فصل 04 - 01
- زمان مطالعه 3 دقیقه
- سطح خیلی ساده
دانلود اپلیکیشن «زیبوک»
این فصل را میتوانید به بهترین شکل و با امکانات عالی در اپلیکیشن «زیبوک» بخوانید
متن انگلیسی فصل
It was about a week later that Partridge told me that Mrs Baker, the mother of the servant girl Beatrice, would like to speak to me. I hoped that I was not going to be accused of being too friendly with her daughter, as the anonymous letter had said.
But when I had offered her a chair, Mrs Baker said, ‘It is very good of you to see me, Mr Burton. When Beatrice was on her bed, crying, I told her that you would know what to do.’
‘I’m sorry,’ I said. ‘But what has happened?’
‘It is the letters. The evil letters.’
‘Has your daughter received more letters?’
‘Not her, Mr Burton. But now George, Beatrice’s boyfriend, he’s got one of them, saying how Beatrice is seeing Tom Ledbetter. George is mad with anger, and he came round and told Beatrice he didn’t want to see her any more.’
‘But why come to me?’ I asked.
‘I heard that you’d had one of these letters yourself, and I thought that, being a London gentleman, you’d know what to do about them.’
‘If I were you,’ I said, ‘I would go to the police.’
Mrs Baker looked shocked. ‘Me, go into a police station? I’ve never been near the police.’
‘Well, they are the only people who can do something about these letters. It’s their job.’
Mrs Baker said, ‘These letters ought to be stopped. Young fellows like George get very violent - and so do the older ones.’ I leaned forward. ‘Mrs Baker, have you any idea who is writing these letters?’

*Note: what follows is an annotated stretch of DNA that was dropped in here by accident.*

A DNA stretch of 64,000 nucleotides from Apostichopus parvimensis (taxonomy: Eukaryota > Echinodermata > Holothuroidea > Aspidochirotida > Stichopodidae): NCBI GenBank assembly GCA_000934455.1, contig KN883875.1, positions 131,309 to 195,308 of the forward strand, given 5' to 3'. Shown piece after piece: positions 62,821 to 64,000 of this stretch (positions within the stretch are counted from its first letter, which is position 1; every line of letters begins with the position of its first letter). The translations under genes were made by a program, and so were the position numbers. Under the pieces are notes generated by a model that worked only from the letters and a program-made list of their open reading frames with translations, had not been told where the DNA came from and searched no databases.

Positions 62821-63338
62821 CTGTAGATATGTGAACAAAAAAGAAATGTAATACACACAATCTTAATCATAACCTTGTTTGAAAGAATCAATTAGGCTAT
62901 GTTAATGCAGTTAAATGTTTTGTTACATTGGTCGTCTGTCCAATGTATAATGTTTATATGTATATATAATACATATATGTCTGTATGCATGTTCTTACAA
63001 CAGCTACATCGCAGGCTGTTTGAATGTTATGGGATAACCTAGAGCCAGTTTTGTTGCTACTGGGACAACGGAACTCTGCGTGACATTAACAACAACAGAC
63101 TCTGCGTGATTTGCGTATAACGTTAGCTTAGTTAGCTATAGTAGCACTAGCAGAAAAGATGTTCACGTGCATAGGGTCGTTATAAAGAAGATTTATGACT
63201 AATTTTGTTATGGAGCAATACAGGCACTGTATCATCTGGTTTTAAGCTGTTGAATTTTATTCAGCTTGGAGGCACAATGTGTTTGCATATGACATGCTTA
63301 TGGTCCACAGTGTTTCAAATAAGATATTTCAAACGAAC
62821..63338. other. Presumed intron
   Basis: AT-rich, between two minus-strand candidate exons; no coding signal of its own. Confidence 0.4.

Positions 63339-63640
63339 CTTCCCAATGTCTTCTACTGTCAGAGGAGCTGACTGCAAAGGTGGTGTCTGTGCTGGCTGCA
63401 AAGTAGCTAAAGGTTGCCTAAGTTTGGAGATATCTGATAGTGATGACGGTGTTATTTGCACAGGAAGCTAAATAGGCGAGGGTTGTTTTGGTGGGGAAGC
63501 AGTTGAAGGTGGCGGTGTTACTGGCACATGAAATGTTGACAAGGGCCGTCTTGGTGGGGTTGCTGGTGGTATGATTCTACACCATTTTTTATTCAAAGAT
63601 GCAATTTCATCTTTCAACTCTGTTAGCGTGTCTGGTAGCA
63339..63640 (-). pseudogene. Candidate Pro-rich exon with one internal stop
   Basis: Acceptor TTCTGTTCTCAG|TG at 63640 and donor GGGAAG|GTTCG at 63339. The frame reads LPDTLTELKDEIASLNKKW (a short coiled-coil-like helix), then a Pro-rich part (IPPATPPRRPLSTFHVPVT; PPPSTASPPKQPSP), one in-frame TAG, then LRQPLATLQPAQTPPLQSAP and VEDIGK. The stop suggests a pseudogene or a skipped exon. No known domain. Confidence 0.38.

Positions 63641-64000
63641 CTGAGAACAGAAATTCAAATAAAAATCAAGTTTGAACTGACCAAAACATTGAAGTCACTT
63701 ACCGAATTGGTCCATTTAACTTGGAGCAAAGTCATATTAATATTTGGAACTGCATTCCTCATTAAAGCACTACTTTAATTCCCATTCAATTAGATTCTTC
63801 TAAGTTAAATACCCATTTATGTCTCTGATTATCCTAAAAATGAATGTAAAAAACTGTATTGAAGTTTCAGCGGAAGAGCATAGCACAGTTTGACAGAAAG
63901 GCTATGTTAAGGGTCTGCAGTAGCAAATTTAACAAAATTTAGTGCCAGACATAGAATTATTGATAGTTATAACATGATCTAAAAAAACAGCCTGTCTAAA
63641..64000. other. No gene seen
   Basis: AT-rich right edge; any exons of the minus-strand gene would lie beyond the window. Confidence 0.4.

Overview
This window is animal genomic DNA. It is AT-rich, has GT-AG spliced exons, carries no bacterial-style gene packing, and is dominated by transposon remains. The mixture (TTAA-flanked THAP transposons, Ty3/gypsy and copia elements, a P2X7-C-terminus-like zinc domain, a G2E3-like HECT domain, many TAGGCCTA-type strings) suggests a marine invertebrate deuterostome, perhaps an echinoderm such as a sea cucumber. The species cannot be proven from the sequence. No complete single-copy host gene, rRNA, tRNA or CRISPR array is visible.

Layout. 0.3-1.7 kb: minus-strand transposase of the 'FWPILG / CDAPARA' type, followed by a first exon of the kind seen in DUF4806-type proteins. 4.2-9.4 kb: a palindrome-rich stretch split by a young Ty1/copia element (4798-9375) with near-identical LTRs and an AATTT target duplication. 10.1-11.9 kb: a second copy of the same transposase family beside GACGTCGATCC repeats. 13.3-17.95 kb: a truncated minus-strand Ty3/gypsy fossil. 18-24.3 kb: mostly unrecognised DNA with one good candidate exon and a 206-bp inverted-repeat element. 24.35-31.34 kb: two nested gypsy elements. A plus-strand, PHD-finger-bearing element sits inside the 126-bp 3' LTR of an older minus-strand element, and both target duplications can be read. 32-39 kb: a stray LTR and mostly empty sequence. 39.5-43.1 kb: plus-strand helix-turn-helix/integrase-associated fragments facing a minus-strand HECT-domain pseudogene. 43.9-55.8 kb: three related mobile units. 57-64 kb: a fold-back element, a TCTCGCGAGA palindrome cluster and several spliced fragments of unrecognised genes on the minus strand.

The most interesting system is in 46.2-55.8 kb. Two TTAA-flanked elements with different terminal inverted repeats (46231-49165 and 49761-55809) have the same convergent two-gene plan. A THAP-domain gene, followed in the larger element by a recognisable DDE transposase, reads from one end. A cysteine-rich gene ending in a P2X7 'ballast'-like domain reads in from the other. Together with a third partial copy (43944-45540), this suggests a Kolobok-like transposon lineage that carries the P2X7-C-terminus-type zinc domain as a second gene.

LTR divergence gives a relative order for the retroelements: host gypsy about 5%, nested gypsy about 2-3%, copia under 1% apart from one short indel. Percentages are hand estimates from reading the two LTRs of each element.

I was very surprised when she said, ‘Yes, we’ve all got a good idea. Mrs Cleat - that’s what we all think.’
‘And who is Mrs Cleat?’
She was, Mrs Baker said, the wife of an old gardener. But when I asked her why Mrs Cleat would write these letters, Mrs Baker would only say that ‘It would be like her.’
In the end she left, and I then decided to go and talk to Dr Griffith. He would almost certainly know this Cleat woman.
But when I arrived and told him about my conversation with Mrs Baker, Griffith shook his head. ‘It’s most unlikely.’
‘Then why do they all think it is her?’
He smiled. ‘Oh, because Mrs Cleat is the local witch.’
‘Goodness!’ I said.
‘Yes, it does sound rather strange in this modern world. But Mrs Cleat is an unusual woman with a bitter sense of humour. If a child cuts its finger, she nods and says, “Yes, he stole my apples last week,” or “He pulled my cat’s tail.” So mothers give her honey and cakes to make sure she won’t make something bad happen to them. It’s very silly, but now of course they think she must be writing the letters.’
‘But she isn’t?’
‘Oh, no. She’s not that sort of person.’
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